Monday, February 26, 2007

Runway Quants in the Vortex: Useless Math

Or, How you gonna keep them down on the farm after they see the bare shoulders of those seductive quantitative models?

The ships was free of bounds, it was true. But it had entered a phantasm allegorical.
The compass needles spinning in overdrive, as the calendar pages sucked into the vortex. And the models began to spit out gibberish. Yet a lazy air conditioned mid-ought porch somehow came to mind.

Spent a couple of evenings at Dr. Shroud’s home on a visit in the mid oughts. Piled high were scientific journals, to be tossed about, launched hazhapardly in the air, and ingested like artsy scientific popcorn, I guess. There was that and true fiddle faddle too, and the tube was always on. The mags were fodder for grand illuminations in underneath the Shroud’s bald cranium.

The covers of the journals - I hadn’t really sat down with these types of publications for some ten years before - were surprising - very vivid, imagistic, literally abstract, because the computer model had come recently into being big time. The data was increasingly being modeled and visualized. Big rolls of colored toilet paper unflapping. Ordinate Mounds of pudding interspersed with graphs of cherries and whip cream. Topological candy, psychedelic morphing. All representing black holes in conjuration, populations in migration, penicillin reactions in Tibetans, and thangs. All bringing interesting visualizations of phenomena. Ones a good science head could nog on and, oh, I don’t know, maybe edge closer to cure for cancer.

Nay, colonel, you are jumping back when you should be jumping ahead.

Yes, true, in fact I am.

The model. You first hold it up and you are wary. Then it becomes familiar, and you believe it more than a fair representation. Like anything, the model can be mishandled The glue gets to you. It provides a warmth. Although it is just a theory, it starts to look better than the real thing. Even better if it’s a good theory; less better if not. Which brings us to the object of today’s post: Useless Arithmetic. A topic dear to the heart of many a school boy. The notion of Useless Arthmetic authored by Orin Pilkey and Linda Pilkey-Jarvis.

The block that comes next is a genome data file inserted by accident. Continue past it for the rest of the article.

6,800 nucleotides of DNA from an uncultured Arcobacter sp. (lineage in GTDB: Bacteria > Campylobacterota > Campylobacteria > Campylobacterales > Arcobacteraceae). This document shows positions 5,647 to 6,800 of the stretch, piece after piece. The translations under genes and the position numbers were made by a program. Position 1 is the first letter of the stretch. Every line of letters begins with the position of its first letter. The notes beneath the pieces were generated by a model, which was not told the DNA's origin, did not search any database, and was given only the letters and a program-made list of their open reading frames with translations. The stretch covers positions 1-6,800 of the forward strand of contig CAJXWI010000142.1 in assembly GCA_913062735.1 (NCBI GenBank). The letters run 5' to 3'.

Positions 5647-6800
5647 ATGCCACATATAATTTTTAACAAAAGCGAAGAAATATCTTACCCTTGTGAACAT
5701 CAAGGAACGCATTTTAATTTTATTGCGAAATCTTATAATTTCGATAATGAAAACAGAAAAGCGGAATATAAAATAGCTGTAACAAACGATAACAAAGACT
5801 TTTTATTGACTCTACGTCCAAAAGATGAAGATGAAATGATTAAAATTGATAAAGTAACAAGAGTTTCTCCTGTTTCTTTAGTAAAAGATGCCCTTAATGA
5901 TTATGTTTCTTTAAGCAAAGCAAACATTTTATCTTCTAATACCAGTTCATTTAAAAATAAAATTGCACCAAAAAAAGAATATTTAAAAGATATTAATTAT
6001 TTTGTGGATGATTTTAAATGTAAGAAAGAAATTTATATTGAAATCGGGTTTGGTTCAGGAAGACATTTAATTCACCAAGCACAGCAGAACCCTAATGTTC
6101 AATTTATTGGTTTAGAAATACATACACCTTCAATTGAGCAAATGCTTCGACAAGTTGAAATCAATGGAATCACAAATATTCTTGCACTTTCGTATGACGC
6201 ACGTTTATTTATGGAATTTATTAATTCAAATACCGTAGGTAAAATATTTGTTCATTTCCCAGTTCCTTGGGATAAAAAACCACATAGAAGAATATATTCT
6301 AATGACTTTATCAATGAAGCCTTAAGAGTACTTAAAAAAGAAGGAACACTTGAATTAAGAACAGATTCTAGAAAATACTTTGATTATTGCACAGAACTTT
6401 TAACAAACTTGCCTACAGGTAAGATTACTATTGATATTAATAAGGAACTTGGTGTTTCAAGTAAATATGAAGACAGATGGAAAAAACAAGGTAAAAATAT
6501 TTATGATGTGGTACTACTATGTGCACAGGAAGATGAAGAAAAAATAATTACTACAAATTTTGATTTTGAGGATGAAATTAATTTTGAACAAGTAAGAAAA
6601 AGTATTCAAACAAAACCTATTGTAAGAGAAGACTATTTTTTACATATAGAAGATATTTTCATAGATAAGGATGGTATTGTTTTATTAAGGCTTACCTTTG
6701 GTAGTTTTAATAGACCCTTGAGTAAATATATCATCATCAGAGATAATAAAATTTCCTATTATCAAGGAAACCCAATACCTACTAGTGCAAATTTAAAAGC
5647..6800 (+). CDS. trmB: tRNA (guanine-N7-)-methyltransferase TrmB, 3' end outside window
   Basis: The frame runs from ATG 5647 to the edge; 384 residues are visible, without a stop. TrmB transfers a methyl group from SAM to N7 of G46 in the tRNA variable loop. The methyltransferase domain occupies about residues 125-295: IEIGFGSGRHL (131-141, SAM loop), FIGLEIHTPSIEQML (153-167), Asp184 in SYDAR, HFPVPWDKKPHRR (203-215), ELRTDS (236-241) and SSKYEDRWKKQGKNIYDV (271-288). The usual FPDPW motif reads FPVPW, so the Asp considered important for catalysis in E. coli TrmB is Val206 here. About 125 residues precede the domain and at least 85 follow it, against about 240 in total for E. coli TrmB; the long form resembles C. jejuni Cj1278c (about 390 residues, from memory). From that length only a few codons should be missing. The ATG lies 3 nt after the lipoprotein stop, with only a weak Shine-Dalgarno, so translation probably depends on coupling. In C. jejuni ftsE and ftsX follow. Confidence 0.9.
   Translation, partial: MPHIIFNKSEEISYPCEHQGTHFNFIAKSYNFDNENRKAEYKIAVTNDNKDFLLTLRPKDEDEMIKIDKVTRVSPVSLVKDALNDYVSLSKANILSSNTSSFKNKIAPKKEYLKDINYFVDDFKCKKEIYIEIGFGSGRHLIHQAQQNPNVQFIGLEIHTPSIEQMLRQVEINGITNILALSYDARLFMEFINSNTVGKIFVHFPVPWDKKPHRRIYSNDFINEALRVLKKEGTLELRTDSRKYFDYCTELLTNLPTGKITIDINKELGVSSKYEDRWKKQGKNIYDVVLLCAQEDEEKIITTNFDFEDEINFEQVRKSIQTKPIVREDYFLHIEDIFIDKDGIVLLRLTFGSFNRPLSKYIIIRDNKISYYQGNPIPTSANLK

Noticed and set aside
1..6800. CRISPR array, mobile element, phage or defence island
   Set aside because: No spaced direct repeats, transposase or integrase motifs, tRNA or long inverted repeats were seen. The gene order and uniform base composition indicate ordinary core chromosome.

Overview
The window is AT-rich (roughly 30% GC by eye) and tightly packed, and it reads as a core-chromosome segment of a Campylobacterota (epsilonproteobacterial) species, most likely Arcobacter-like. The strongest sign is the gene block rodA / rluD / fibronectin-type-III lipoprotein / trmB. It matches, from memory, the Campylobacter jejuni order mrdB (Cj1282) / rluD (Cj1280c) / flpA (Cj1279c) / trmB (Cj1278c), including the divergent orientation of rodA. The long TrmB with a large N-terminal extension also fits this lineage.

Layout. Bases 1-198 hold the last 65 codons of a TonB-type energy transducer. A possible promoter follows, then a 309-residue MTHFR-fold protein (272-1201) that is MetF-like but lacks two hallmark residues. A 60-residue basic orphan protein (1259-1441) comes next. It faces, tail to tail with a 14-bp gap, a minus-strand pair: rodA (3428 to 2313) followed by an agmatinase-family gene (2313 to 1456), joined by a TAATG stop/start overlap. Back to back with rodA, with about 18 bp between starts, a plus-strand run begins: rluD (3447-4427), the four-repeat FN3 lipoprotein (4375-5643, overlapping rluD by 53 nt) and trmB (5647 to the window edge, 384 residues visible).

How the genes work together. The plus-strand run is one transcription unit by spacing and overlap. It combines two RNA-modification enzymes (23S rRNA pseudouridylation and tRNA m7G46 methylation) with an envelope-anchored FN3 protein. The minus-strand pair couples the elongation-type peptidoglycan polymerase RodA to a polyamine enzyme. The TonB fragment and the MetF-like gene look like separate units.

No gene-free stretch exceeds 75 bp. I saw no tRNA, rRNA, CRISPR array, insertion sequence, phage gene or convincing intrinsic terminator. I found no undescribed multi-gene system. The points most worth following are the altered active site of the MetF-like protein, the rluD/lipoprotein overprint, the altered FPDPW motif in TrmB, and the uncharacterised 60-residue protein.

The notion of Useless Arthmetic is appealing. The models must make assumptions. As we move up the scale, as the systems become more complex, it is likely the assumptions will begin to overcome the outcome. Last straws and such. Theory has its limits in the real world. Thes notion is bopped about in the new book Useless Arithmetic.

The notion of Useless Arthmetic is appealing. But it does arrive during an important effort to move global warming from the debating society stage to the lets do something about it society stage.

Note the authors do see a problem with their assertion: One is climate change, in which, they say, experts' justifiable caution about model uncertainties can encourage them to ignore accumulating evidence, and so on. The shoe is usually on the other foot ["Remember when the facts dont fit the model, the facts got to change."]

As I looked closer at the blog trail of useless math tears it appeared authors were not entirely opposed to modeling, but were concerned that it is being overused and under-understood. The publisher has up some comments too. These are pr comments. Abuzz. "The book offers fascinating case studies depicting how the seductiveness of quantitative models has led to unmanageable nuclear waste disposal practices, poisoned mining sites, unjustifiable faith in predicted sea level rise ... " Oh those seductive quantitative models, they broke up many a happy home.